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Rated 3.78
10,377 ratings

The Luminaries

By: Eleanor Catton

Publisher: Hachette Trade

Imprint: Little, Brown

Format: Hardcover | ISBN: 9780316074315

Other Formats:

Electronic

On Sale: | Pages: 848

  • About the Book
  • Reviews
From the author of The Rehearsal comes a breathtaking feat of storytelling where everything is connected, but nothing is as it seems....It is 1866, and Walter Moody has come to make his fortune upon the New Zealand goldfields. On the stormy night of his arrival, he stumbles across a tense gathering of twelve local men, who have met in secret to discuss a series of unsolved crimes. A wealthy man has vanished, a prostitute has tried to end her life, and an enormous fortune has been discovered in the home of a luckless drunk. Moody is soon drawn into the mystery: a network of fates and fortunes that is as complex and exquisitely patterned as the night sky.Eleanor Catton was only 22 when she wrote The Rehearsal, which Adam Ross in the New York Times Book Review praised as "a wildly brilliant and precocious first novel" and Joshua Ferris called "a mesmerizing, labyrinthine, intricately patterned and astonishingly original novel." The Luminaries amply confirms that early promise, and secures Catton's reputation as one of the most dazzling and inventive young writers at work today.
"The Luminaries" is a fiercely historical murder mystery. Set during the 1860s Otago gold rush on New Zealand's South Island, it's also written in the verbose style of a 19th-century Victorian novel.... Ms. Catton deliberately plays with pacing and plotting. At first, the book is slow. Characters are mentioned without prior context, which causes confusion. When the narrative doubles back to their stories again, things suddenly make sense, and the pace picks up. "The Luminaries" transforms itself into an all-absorbing mystery as the plot thickens.... Even though it's a doorstop of a book, readers are rewarded for their diligence: this is a historical mystery unlike anything else. That said, it's unsettling that the novel concludes with an image of cozy romance.... Everything adds up in this novel, but the picture with which it concludes doesn't match the one I expected. But you know what? I have the feeling that this might be precisely the point.
—Pittsburgh Post-Gazette
“The Luminaries,” Eleanor Catton's remarkable second novel — the winner of this year's Man Booker Prize — is a lot of things, and I mean a lot, but above all, perhaps, it is a love story, one that takes all of 826 pages to truly arrive. And it's not even a novel in the normal sense, but rather a mass confabulation that evaporates in front of us, an astrological divination waning like the moon, the first section 360 pages long (or are those degrees?), the last a mere sliver. But it's a sliver that delivers.... “The Luminaries” is a true achievement. Catton has built a lively parody of a 19th-century novel, and in so doing created a novel for the 21st, something utterly new. The pages fly, the great weight of the book shifting quickly from right hand to left, a world opening and closing in front of us, the human soul revealed in all its conflicted desperation. I mean glory. And as for the length, surely a book this good could never be too long.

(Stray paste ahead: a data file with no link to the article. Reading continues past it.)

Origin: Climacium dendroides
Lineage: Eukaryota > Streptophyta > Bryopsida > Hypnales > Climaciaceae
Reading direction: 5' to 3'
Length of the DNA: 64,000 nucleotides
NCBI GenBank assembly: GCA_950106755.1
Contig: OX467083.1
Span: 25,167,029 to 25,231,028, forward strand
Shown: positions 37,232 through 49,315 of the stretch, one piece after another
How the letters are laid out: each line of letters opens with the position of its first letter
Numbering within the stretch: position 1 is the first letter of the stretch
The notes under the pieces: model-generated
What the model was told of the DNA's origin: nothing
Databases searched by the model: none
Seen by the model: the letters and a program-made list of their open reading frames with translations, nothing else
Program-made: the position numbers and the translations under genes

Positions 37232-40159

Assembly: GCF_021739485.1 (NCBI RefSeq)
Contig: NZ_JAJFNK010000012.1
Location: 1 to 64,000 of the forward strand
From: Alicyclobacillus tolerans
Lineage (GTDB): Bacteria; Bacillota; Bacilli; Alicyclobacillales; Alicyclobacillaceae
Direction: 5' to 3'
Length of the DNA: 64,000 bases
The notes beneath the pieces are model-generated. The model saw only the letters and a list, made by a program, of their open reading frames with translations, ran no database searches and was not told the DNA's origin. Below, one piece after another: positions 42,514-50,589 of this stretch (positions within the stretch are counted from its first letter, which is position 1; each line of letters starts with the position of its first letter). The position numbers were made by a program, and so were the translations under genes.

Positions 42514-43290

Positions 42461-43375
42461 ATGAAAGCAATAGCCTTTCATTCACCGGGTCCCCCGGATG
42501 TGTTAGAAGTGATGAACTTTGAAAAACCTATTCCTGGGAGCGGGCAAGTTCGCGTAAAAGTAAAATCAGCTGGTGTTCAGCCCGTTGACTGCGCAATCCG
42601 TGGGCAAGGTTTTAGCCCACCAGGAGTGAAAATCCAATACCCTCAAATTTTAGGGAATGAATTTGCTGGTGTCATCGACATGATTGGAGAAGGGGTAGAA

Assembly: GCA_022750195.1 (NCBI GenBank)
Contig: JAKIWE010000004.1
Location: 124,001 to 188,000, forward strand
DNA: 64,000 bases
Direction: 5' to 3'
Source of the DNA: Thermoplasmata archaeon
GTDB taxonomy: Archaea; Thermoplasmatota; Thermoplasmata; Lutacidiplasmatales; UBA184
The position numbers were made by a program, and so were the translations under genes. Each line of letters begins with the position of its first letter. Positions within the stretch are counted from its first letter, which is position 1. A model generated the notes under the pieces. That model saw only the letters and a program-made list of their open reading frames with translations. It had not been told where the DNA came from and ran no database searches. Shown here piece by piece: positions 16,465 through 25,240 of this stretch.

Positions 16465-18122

—New York Times
Above all, Eleanor Catton needs to be praised for the fact that she is able to sustain interest and intrigue for 800+ pages. The writing will hark back to classic storytelling styles like Dickens and Austen. The location she has created seems to exist in a world of its own and comes across like a “Twin Peaks” sort of town, where each and every resident are not what they seem to be, and all have stories and backgrounds that are vital to the plot. THE LUMINARIES is an engaging novel that adventurous and patient readers will surely enjoy.
—Bookreporter.com
Chapter lengths are schematic, so they shorten as the book progresses. That means the first, “A Sphere Within a Sphere,” must last 361 pages; it consists mostly of two-person conversations. The slow pace requires Ms. Catton to work and rework the permutations of her cast of characters. At this early stage, each story is given endless reiteration and precious little amplification. This book is well past its midpoint — that is, at about Page 500 — before it truly begins to click. Its later, increasingly breathless sections have the suspenseful option of finally, at long last, putting all these pieces together.
—New York Times
Ms. Catton here tells a tale of intrigue, double-dealing and frontier justice in mid-19th-century New Zealand (her native country), and she does so with breathtaking observational precision and narrative complexity. It's as if a Victorian novelist—steeped in Charles Dickens and Wilkie Collins, with their sense of character, plot, atmosphere and texture—had the benefit of the modernist masters, where the manner of recounting the story is as important as the story itself.... Ms. Catton appears to use the star-mapped sky as an occasional, even ironical, form of commentary, as well as an ornament to her already elaborate plot and mix of characters. In this marvelously inventive novel, nothing is quite what it first appears to be, but everything is illuminated.
—Wall Street Journal
...an 848-page dish so fresh that one continues to gorge, long past being crammed full of goodness. Nearly impossible to put down, it's easily the best novel I've read this year.... Call me Victorian for saying so, but Catton's supremely entertaining novel is a stirring reminder that what we were told when young really is true: Reading can make us better people.
—Milwaukee Journal Sentinel
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